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The real God Squad

Meet Rev (Squadron Leader) Martin Sheldon, an RAF Chaplain and committed Mothers’ Union member, who is proud to serve God’s purposes in circumstances that can often be very challenging

01 Jul 2015

I was about eight years old when our local vicar came into the classroom and started to talk about Jesus and God. I felt such a sense of peace that I was compelled to take myself off to church. In your teenage years youcome and go a bit but when I was 15 I had an operation on my back and I was out of school for a year, so I didn’t do my exams. I felt God saying that I must work hard at school. I wasn’t very academic, but I got myself back on track and did my O and A levels. When I went to talk to the local vicar about the sense of call God had put on my heart, he said, ‘You need to get some experience first.’ But that sense of calling never left me. I worked as a tax collector, I cleaned carpets, I made blinds, I was a prison officer, but the call never left. It wasn’t until I was in my early 30s, married with two young kids and living in Surrey, that I started my training.

I became a part of Mothers’ Union in 2006 when I was vicar at the parish of Lightwater in the diocese of Guildford. The group there was doing an awful lot of good work locally and in the church. I was asked whether we could hold an enrolment service for new members as part of the main service, which gave me the chance to look at what Mothers’ Union was doing. And it made me ask myself the question, ‘If this is something I’m encouraging, why not support it by becoming a member myself?’ Part of being a member for me was opening possibilities for getting involved with the Loving For Life programme. My  wife and I went and did training so we could facilitate marriage preparation in the local parish and wider area. Preparing for marriage is very important. The more you can do to help people strengthen their relationships and to prepare for the stresses and strains of marriage, the better.

When I was at St Johns in Nottingham, I went on what can best be described as a “toys for boys” course with the army in Salisbury Plains, to look at chaplaincy. From that I felt a call to go into chaplaincy work, but I promised my children I wouldn’t explore it any further until they finished their education. When my youngest left home to go to university in 2011, I finally had my chance and was selected to train at RAF Cranwell (in Lincolnshire).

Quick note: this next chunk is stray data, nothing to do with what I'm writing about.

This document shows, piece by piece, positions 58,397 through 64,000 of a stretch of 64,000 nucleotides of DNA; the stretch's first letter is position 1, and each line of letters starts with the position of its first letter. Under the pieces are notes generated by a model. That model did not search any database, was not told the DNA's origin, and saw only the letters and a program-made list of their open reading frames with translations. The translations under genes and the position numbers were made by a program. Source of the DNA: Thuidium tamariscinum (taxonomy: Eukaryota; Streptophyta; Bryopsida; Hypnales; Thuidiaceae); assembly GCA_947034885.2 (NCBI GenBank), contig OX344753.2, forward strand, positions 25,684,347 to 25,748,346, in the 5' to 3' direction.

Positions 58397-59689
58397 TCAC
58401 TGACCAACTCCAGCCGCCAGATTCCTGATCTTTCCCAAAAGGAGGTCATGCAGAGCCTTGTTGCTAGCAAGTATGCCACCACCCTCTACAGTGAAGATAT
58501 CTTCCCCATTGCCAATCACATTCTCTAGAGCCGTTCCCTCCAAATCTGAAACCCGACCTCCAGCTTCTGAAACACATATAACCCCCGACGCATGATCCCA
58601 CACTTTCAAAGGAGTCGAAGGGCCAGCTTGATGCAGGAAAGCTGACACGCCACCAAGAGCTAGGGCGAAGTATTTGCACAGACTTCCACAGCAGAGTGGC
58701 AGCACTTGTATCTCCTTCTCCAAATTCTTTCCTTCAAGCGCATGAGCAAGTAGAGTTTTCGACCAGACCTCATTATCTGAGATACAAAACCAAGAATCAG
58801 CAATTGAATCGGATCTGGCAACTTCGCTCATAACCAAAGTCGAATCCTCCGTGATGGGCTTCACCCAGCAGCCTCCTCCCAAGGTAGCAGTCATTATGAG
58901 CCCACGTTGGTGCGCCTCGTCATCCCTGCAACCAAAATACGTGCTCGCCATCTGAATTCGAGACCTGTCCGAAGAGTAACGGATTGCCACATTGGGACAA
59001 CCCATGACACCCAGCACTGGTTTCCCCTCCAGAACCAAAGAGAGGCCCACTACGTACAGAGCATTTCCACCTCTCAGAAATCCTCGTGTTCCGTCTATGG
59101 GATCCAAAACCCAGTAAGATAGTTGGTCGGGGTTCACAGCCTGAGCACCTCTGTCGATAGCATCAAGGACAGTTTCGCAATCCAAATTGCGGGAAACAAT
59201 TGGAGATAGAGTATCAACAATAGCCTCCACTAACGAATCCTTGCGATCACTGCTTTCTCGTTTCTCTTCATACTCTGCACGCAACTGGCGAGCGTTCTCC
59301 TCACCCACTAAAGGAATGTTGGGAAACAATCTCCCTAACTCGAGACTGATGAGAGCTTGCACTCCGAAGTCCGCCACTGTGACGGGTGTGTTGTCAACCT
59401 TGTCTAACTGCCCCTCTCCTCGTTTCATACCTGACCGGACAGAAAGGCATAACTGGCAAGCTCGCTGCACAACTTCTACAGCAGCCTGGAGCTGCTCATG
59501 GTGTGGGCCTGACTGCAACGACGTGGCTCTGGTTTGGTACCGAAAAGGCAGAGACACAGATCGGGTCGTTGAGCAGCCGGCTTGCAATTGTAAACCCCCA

Chaplains train in exactly the same way as anyone in a specialist branch in the RAF does, including all the physical stuff - the running, the drills, up at 5am to get your room ready, exercise, common core skills. We don’t handle weapons, but we are trained to make weapons safe. Chaplains within the RAF are stationed at different air bases. My first station was Brize Norton (in Oxfordshire), where I would take the repatriations when they happened - in other words, organising the return of those killed in action - as well as going out with the air crew and supporting the ground crew as well. Here at Marham (in Norfolk), home of Tornado Force (the frontline squadrons of the RAF’s Tornado GR4 Force) we support the personnel working on operations too. I was deployed to operation Op Herrick, Afghanistan, where my role was United Kingdom Joint Force Medical Group Chaplain - essentially chaplain to the Royal Free Hospital.

You come off the Hercules (a military transport aircraft) in the middle of the night and walk into a wall of heat. It’s very draining; you need to be physically fit. It takes a few days just to orientate into that role. Then you have a brief from the chaplain you’re taking over from and then work as part of the team. In some ways it was very challenging, but it was also an incredibly rewarding ministry, helping people who were sick or injured, enabling them to talk to their families back in the UK, working with the doctors and nurses, looking after everyone - the UK, coalition and local personnel. Within the chaplaincy back home, a day is very varied. It could be going to visit someone at hospital, going to see a family at home, calling in around the station where people are working, going to meetings with the welfare team or leading services.

I particularly enjoy going out with service personnel on exercise. At Brize Norton I was able to go out to Gibraltar with the air delivery wing, and do some parachute jumps out of the back of a Hercules plane into the water, which was quite a challenge! I suppose the hardest thing is the repatriations, where someone has been killed in action; helping to organise bringing their bodies back and supporting staff and colleagues associated with the tragedy. But then that’s what I’m there for. Chaplains help to bring a sense of morale across the station. On operations it’s so important to be able to do that, and to gauge where people are at and tell people in the chain of command what’s happening on the ground. It’s a very fulfilling and rewarding ministry. Being able to meet with people of all faiths and none, to share with them and journey with them is a real privilege.


Loving for Life is a Mothers’ Union’s training programme, designed to equip facilitators with the skills they need to provide sessions for couples preparing for marriage in conjunction with their local clergy.